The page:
Athletics

Why ex-A’s catcher Bruce Maxwell rejected spring training return offer

Why ex-A’s catcher Bruce Maxwell rejected spring training return offer

Bruce Maxwell had a chance to return to MLB.

The former A's catcher -- who became a national symbol for the sport by being the first player to kneel during the national anthem -- was told Oakland wanted to bring him in this spring when the team's depth at the position appeared minimal.

But Maxwell turned down the offer, as he still feels the pain of seeing the reaction to his protest from around the baseball world. He felt the offer was a courtesy to his agent, former A's star and NBC Sports California analyst Dave Stewart.

"I didn't feel there was a real want for me," Maxwell says. "I told Dave, 'I don't want a job because you're my agent.' I didn't want to be a charity case. I think Dave thinks I made a mistake, and I respect that, but here's the real: I still had a lot of pent-up feelings about being there, and as I told Dave, I didn't want to mess up his reputation if I walked in there and couldn't make it work. I just kept asking myself if I wanted to be subjected to all that again, walking in there, with everyone wondering what my face meant and if they were going to judge me because I wasn't as cheerful as they wanted me to be, or they were just waiting to call me a failure if I didn't play well. I didn't need it. They did a favor for Dave."

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Stewart told ESPN he didn't agree with Maxwell, saying that the choice was all Maxwell's when it came to his return to MLB.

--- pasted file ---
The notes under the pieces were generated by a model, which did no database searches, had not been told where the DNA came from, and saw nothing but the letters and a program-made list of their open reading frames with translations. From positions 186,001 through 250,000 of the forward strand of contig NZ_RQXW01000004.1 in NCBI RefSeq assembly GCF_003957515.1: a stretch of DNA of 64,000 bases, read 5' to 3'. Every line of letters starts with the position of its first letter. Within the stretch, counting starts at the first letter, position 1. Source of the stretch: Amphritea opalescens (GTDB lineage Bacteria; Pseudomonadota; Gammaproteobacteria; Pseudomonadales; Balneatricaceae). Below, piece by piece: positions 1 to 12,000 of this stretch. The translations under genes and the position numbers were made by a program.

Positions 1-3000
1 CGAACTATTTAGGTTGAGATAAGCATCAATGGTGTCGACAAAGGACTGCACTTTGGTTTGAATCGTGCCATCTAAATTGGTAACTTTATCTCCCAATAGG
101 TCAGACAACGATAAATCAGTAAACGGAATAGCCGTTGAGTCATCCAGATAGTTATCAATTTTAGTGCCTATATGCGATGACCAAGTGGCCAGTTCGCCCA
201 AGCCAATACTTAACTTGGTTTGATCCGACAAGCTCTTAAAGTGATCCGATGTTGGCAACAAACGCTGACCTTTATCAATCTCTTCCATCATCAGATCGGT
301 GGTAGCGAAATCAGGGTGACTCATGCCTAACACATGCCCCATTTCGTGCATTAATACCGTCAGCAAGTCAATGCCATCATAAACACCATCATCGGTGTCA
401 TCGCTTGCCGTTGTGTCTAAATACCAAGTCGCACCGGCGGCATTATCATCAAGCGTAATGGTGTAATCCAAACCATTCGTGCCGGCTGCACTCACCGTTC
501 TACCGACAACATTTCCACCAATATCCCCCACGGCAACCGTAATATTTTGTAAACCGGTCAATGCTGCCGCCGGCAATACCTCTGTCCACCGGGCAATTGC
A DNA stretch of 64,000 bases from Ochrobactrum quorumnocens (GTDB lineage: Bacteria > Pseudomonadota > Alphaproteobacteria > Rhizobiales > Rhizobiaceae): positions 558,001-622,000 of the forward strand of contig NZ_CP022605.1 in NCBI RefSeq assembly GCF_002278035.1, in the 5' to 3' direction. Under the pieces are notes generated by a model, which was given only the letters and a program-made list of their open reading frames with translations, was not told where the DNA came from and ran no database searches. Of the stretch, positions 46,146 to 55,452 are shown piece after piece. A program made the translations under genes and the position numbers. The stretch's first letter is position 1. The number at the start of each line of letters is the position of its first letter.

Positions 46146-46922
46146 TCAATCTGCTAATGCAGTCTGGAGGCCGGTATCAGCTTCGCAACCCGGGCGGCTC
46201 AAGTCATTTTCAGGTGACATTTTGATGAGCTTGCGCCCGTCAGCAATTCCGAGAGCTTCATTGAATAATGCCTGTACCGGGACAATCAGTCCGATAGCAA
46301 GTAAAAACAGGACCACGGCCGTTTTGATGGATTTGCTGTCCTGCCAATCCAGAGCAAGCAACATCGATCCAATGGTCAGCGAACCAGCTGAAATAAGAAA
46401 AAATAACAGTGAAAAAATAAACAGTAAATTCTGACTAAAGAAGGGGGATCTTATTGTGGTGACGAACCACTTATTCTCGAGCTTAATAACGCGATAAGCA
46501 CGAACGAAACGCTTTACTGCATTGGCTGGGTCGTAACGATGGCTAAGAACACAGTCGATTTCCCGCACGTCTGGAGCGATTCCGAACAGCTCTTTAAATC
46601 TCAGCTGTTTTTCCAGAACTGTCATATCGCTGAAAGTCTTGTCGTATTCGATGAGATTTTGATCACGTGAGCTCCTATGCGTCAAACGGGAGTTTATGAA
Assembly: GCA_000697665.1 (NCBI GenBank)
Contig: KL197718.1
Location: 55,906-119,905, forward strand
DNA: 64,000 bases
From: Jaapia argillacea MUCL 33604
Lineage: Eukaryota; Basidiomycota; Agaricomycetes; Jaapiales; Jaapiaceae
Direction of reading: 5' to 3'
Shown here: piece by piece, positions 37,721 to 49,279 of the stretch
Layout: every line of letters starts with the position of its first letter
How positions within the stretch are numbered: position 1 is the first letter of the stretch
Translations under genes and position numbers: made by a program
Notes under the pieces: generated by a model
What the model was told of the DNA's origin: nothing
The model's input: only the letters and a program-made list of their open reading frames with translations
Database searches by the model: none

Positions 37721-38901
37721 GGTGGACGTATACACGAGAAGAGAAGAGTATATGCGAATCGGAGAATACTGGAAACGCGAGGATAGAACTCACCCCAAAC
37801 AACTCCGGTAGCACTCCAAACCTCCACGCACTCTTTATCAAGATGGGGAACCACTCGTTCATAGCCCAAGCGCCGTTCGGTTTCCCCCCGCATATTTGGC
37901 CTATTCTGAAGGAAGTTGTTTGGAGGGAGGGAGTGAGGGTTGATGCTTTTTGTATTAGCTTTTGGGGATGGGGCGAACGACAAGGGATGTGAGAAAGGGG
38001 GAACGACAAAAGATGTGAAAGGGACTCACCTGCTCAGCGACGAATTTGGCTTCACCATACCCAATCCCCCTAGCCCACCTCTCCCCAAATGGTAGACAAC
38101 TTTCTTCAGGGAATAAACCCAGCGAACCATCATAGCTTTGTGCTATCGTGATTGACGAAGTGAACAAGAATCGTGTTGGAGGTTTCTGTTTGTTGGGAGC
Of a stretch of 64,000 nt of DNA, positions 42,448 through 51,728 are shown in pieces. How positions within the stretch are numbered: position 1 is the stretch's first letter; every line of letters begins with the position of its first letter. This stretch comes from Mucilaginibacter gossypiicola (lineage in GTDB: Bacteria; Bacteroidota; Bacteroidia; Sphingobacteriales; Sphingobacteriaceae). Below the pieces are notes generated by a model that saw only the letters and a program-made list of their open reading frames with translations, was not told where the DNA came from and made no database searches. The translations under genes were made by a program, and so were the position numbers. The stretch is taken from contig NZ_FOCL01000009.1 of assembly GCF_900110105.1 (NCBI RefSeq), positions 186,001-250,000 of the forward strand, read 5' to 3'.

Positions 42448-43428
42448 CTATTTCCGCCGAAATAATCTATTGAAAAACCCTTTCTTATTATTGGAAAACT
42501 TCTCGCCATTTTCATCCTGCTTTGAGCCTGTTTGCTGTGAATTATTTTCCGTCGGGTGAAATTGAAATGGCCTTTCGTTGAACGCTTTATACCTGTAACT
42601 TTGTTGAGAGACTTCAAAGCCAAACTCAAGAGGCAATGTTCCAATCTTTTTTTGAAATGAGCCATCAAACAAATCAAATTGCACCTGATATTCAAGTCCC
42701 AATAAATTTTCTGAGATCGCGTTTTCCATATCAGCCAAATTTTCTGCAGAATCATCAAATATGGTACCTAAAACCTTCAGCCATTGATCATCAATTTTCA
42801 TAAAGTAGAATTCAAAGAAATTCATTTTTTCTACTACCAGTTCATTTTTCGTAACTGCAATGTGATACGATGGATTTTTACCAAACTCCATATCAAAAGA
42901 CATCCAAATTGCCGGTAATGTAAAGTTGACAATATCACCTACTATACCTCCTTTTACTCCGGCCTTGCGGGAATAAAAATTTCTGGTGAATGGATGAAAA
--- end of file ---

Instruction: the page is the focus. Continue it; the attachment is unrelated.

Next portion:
"Bruce couldn't get past his ego. That's why he's not in the major leagues," Stewart says. "I told him, 'You have to humble yourself sometime.' He wasn't willing to do that. I had to go back to the A's and tell them we weren't going to be able to work something out."

[RACE IN AMERICA: Listen to the latest episode]

A's executive vice president Billy Beane reflected on the opportunity, emphasizing that he's always had a soft spot for Maxwell.

"I certainly have a personal and professional relationship with Stew, and we have an affinity for Bruce because we drafted him," Beane says. "But this has always been who we are. We liked him as a player, and we've always been able to adjust to unique personalities. Would we do Stew a favor? Yes, he had a credit bank with us, but that's not why we did it. Bruce worked hard to be a major league-level player. He is a major league player, and Stew's right: We don't just hand out major league jobs."

The A's selected Maxwell in the second round of the 2012 MLB Draft, going No. 62 overall. He began his protest near the end of 2017 and played one more season in Oakland before entering free agency in 2018. He's played the past two baseball seasons with Acereros de Monclova of the Mexican Baseball League. Maxwell slashed .240/.314/.347 with five home runs over 412 career MLB plate appearances with the A's.

Even in spite of the consequences, Maxwell sounds content with his choices.